The front line staff are the most important people in the organisation.
Paul Denton is a rugby man, but displaying a certain diversity the Scottish Building Society (SBS) names the Scottish Women’s Premier League among the bodies it offers support to. Admittedly this was one sponsorship which Denton inherited, but he is extremely happy that SBS showed a certain foresight in supporting women’s football. He said : “I personally would like to use the opportunity that we have from a sponsorship perspective to support grassroots where I truly believe our future Scottish sport success lies. We will not be the next Six Nations title sponsor, but I think we can have a presence in our local communities and support youngsters in their dreams and aspirations.”
He is just brand new in post, having taken over from Mark Thomson who stepped down as Chief Executive earlier in the summer after six years at the helm of the 170 year-old society. He reports to a board under the chairmanship of Raymond Abbott and the whole board is responsible for reporting to the members of the society at their annual general meeting.
Denton has worked in financial services for 30 years beginning his career in RBS in Forfar. He worked through RBS and saw the many changes that the old Royal Bank of Scotland went through as it came together with Natwest. He said : “From my perspective it was a fantastic apprenticeship. I had the opportunity to work across the UK in a number of roles both Head Office and working direct with customers.”
Denton was able to add to his own education with an RBS programme run by Harvard Business School in Edinburgh for the bank’s senior executives and leaders. He very much enjoyed this saying : “I think it opened my eyes beyond just Scotland as a financial services provider, and introduced me to global trends. After that I studied for an MBA at Edinburgh Business School and I think the wide range of management skills that an MBA brings you stands you in good stead for a role like CEO where you are not necessarily the specialist but you do need to understand the various functions that are within your remit.
“Equally, I then moved on to Cooperative Bank where some of the issues they went through are also well-documented. But they never lost sight of cooperative values and that is particularly important working in a mutual organisation. It is incredibly important never to forget the structure and the purpose of the business that you are working within.”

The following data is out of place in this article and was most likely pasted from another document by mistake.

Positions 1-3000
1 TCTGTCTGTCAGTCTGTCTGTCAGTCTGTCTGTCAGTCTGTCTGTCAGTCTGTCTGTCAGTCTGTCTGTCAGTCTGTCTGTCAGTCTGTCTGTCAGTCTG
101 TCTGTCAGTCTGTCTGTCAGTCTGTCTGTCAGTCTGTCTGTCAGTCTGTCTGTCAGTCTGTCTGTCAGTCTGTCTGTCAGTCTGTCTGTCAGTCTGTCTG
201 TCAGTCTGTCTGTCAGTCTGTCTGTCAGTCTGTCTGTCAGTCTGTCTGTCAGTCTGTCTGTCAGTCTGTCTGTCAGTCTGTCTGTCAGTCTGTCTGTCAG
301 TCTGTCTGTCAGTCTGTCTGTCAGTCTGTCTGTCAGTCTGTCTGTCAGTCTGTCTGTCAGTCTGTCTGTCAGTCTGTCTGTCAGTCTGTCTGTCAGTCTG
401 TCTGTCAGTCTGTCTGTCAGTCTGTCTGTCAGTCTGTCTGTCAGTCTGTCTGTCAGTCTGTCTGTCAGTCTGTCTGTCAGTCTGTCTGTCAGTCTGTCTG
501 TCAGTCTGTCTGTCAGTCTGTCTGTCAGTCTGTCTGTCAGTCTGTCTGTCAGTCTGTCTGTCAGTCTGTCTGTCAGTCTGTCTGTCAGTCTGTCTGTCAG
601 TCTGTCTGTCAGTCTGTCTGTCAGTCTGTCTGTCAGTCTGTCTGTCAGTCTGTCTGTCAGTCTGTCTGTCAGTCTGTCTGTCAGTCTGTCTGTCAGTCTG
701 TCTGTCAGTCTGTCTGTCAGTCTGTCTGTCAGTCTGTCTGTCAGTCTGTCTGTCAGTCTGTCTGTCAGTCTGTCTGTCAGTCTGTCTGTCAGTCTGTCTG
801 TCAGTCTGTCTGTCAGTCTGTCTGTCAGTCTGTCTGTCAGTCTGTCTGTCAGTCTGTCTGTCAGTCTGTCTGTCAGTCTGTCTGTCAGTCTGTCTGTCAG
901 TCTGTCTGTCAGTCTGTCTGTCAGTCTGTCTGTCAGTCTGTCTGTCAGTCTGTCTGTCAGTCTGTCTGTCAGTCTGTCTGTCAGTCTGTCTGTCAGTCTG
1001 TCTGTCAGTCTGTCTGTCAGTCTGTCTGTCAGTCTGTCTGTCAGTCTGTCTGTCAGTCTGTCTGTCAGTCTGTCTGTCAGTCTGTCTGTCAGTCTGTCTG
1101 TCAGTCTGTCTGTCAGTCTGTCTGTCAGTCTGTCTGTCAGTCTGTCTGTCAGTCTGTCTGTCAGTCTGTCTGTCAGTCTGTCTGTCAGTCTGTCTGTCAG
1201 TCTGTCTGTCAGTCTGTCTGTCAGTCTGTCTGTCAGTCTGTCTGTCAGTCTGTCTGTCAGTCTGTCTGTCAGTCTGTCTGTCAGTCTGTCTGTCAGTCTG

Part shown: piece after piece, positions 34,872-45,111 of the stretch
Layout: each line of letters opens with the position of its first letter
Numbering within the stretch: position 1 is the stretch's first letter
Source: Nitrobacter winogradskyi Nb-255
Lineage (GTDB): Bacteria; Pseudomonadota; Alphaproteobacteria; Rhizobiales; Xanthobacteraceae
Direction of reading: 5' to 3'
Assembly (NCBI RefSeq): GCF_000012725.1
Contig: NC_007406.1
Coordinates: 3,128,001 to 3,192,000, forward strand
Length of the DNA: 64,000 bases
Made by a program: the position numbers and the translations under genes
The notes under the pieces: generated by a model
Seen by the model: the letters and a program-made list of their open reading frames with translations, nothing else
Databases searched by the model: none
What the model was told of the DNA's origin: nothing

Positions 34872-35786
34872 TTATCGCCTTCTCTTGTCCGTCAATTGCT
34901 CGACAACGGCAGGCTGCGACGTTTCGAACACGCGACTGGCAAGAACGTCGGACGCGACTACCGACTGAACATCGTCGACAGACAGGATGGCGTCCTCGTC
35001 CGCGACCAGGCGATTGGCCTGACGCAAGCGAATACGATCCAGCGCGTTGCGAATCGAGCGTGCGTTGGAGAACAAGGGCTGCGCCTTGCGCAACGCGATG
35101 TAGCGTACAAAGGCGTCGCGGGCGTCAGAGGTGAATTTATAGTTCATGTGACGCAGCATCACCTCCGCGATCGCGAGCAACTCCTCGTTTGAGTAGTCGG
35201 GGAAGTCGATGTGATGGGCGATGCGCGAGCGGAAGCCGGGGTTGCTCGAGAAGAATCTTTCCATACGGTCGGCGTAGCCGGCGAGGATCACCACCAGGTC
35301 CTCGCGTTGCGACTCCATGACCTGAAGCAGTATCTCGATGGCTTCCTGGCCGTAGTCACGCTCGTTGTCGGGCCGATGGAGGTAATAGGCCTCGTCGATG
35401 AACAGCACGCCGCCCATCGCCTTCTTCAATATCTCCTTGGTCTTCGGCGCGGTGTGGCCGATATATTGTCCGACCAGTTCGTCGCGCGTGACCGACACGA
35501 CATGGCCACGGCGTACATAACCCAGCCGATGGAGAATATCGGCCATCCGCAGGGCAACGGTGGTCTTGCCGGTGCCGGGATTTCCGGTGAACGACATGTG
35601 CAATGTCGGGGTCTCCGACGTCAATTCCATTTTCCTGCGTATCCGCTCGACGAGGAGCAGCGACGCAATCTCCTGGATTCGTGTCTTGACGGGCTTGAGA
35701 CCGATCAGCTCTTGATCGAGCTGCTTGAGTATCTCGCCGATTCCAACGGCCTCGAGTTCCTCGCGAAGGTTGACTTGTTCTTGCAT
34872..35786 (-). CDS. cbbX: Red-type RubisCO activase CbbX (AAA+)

He understands that he has benefitted greatly from a number of mentors over the years, and says that he is now at a point in his career where he feels it is time for him to do the same for others, emphasising that personal development for staff is key.
Denton has plans for the future too. He explained : “One of the first things I want to do is ensure that we continue to remain relevant going forward. Both the mortgage and the savings business are increasingly competitive with new entrants into the marketplace and equally there is pressure on price and margin, as well as the anticipated customer experience. For me it is about knowing who you are within a large market. We will not under my remit ever pretend to be one of the larger players. We understand that we are here for our members and we will offer products that are particularly relevant and fit with our model of manual underwriting.
“So here a number of our members are looking for second homes, either as a second home or as an investment to take advantage of the market across Edinburgh. We are literally just launching a new product that will focus around Airbnb as a potential income or for holiday let purposes.
“Elsewhere in Scotland there is a large demand for self-build type property and we are very active in that market. This allows us to stage release the funds as our team of underwriters have the experience to do so which is critical. So we can play to our strengths in that regard.
“We need to be modern as well, but that doesn’t mean stepping away from our own traditions. We need to offer choice and particularly to ensure that we appeal to younger members. We are in the midst of a programme to digitalise our savings and our mortgage propositions.”
The Scottish Building Society envisage this form of online account or application process will appeal to old and young alike.
The number of building societies has decreased in the last 20 years and so Denton has his eyes fixed on the future. He said : “For me it is about looking forward not just two to three years and potentially not even five to ten years, but we have 170 years of history behind us so I need to plan on a longer basis. This will allow us to continue to remain relevant for our members. I don’t immediately have the answers for this but I will be speaking to a lot of our members to understand what they want.”